A new vision for agriculture
momagri, movement for a world agricultural organization, is a think tank chaired by Christian Pèes.
It brings together, managers from the agricultural world and important people from external perspectives,
such as health, development, strategy and defense. Its objective is to promote regulation
of agricultural markets by creating new evaluation tools, such as economic models and indicators,
and by drawing up proposals for an agricultural and international food policy.
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The 8th European Forum for the Future of Agriculture: A soil-less address for a soil-less policy

April 20, 2015


“Meeting the Food and Environmental Challenge” was the theme of the 8th European Forum for the Future of Agriculture (FFA) organized jointly by the European Landowners’ Organization (ELO) and Syngenta, a Swiss agribusiness firm specialized in agrochemicals and food. Held in Brussels on March 31, 2015, the meeting attracted 1,500 participants to hear international speakers, including Pascal Lamy and Olivier de Schutter, who successively discussed the existing links between international trade, agriculture, agro-ecology or the need for research.

The first session of the Forum also was an opportunity for Phil Hogan to deliver a new exercise in oratory that included two specific points:
    - Beyond the objectives of fighting poverty and aiding development, the European Union contributes to global food security through trade by building on a Common Agricultural Policy that is now market oriented––thus the guarantee of a major positive evolution for the Commissioner.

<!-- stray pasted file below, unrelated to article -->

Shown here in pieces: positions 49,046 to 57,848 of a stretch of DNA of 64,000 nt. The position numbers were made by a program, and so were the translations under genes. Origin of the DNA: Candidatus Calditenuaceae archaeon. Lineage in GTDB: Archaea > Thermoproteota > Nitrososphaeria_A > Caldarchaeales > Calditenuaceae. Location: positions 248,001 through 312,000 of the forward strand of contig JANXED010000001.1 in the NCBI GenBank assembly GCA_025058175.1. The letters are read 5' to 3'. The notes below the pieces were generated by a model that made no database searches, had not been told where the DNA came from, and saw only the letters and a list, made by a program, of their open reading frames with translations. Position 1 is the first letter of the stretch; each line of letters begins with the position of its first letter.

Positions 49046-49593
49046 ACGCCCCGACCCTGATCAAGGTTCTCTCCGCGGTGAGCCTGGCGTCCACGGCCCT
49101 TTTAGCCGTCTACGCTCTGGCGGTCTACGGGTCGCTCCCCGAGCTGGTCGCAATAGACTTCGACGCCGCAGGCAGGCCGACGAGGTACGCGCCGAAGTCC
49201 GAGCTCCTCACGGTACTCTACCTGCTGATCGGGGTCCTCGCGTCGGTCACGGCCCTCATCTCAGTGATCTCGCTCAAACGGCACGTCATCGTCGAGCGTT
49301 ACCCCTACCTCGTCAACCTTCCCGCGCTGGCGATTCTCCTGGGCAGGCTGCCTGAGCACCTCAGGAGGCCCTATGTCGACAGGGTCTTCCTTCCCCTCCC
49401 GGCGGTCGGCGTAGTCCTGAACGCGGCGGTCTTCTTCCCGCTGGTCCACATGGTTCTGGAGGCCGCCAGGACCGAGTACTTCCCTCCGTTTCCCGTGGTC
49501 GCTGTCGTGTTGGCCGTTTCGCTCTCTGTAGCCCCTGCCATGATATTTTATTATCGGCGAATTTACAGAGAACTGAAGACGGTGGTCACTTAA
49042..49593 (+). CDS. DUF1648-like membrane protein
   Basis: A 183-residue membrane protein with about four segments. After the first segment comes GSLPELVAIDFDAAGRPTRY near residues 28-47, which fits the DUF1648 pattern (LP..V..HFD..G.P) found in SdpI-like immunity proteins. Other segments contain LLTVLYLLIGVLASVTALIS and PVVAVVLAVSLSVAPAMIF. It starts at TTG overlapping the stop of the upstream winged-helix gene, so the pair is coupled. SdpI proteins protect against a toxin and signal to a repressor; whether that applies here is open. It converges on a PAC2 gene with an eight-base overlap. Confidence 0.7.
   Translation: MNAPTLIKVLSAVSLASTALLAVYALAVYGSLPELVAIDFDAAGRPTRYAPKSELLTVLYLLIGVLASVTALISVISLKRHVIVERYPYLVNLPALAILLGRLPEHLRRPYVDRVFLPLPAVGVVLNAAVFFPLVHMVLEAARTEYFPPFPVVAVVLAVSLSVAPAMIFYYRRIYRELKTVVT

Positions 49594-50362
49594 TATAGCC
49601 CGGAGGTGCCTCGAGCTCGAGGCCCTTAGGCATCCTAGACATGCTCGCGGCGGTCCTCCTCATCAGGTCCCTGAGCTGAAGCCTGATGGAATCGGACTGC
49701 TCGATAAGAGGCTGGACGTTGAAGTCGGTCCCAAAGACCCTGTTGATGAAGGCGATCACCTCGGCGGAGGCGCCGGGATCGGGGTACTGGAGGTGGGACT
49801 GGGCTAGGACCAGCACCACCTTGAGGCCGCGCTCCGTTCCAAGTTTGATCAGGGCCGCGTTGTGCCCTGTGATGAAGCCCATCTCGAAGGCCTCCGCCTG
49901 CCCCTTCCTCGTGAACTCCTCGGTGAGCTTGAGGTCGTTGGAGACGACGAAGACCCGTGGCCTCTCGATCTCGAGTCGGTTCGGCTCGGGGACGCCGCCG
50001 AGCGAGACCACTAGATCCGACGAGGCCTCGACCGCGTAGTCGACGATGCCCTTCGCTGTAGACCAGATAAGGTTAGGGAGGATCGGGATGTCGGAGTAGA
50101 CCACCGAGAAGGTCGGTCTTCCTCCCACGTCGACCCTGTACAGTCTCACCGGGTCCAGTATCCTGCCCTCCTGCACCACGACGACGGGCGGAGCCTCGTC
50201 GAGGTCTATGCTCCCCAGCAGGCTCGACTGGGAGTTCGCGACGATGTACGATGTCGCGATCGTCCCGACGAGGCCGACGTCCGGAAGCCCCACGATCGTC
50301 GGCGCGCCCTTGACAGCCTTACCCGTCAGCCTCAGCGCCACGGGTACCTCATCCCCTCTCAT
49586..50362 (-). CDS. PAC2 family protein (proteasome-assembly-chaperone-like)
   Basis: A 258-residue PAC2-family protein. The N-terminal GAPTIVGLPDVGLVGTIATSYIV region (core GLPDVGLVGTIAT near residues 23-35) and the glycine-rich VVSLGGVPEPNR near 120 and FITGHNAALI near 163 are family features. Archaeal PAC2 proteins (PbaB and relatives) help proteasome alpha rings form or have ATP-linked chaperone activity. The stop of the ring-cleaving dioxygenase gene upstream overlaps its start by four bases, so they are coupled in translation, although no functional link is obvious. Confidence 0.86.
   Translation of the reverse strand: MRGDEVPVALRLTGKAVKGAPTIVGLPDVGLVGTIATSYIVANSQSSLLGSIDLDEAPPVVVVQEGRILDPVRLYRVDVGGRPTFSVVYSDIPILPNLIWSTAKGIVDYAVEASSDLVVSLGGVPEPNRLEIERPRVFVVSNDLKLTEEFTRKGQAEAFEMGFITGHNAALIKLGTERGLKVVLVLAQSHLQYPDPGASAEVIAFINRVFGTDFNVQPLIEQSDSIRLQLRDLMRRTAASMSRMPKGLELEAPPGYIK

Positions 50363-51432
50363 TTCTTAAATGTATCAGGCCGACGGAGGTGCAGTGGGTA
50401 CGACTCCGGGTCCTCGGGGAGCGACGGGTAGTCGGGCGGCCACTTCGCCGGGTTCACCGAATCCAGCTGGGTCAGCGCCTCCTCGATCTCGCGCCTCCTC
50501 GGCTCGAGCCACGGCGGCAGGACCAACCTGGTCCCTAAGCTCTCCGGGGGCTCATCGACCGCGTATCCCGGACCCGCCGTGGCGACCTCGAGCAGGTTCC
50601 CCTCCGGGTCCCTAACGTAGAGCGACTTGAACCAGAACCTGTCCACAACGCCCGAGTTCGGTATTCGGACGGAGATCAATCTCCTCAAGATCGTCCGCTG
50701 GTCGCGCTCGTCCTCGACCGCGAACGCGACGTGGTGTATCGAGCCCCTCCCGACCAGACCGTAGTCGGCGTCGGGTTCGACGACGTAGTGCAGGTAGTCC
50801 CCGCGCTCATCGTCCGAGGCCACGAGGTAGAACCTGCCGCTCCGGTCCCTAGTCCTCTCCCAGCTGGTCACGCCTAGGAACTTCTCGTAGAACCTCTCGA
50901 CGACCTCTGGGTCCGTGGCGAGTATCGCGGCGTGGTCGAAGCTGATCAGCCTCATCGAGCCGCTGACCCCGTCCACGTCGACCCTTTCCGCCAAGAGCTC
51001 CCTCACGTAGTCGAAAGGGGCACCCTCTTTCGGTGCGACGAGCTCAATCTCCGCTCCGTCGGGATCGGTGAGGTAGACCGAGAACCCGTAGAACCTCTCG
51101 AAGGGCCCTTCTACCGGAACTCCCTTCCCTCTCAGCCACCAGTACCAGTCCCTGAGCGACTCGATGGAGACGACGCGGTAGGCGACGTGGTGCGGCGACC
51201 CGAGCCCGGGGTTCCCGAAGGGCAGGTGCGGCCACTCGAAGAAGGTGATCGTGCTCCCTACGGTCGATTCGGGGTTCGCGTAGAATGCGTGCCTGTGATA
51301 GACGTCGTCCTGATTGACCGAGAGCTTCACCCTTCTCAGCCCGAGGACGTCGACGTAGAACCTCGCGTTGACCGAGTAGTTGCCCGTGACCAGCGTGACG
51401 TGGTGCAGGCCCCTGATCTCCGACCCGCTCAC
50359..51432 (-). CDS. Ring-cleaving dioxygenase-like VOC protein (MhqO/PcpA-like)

- Phil Hogan also used the occasion to focus on the elimination of milk quotas in Europe. While he speaks about the need to “build resilience to fight volatility”, the tools intended to confront it are mostly based on market forces. In a nutshell, “God helps only those who help themselves”. Because we must not expect more from Brussels if it feels that markets have the adequate resources to support European livestock farmers.
While one can only but share some of Phil Hogan’s assertions regarding the role of European agriculture in the world––yes, it is important to strengthen Europe’s role for developing countries (LDCs); yes, innovation, the preservation of the environment and of resources are fundamental objectives––how is the European Commission planning to achieve this without any long-term strategy?

Ultimately, the first answers might come from other speakers present the Forum. Zambia’s minister of agriculture tackled the issue when he said “One cannot motivate farmers to achieve sustainable production if they cannot anticipate the future”. And in Europe, with the new CAP reform, this future “is leading us nowhere,“ states Thierry de L’Escaille, General Secretary of the European Landowners' Organization (ELO), before adding that the CAP must be fundamentally revised in 2017.

Once again, the European Commission does not have the definition of a progressive program by 2030 that is able to maintain a strategic course in the name of preserving food security and agricultural competitiveness.


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Paris, 16 December 2018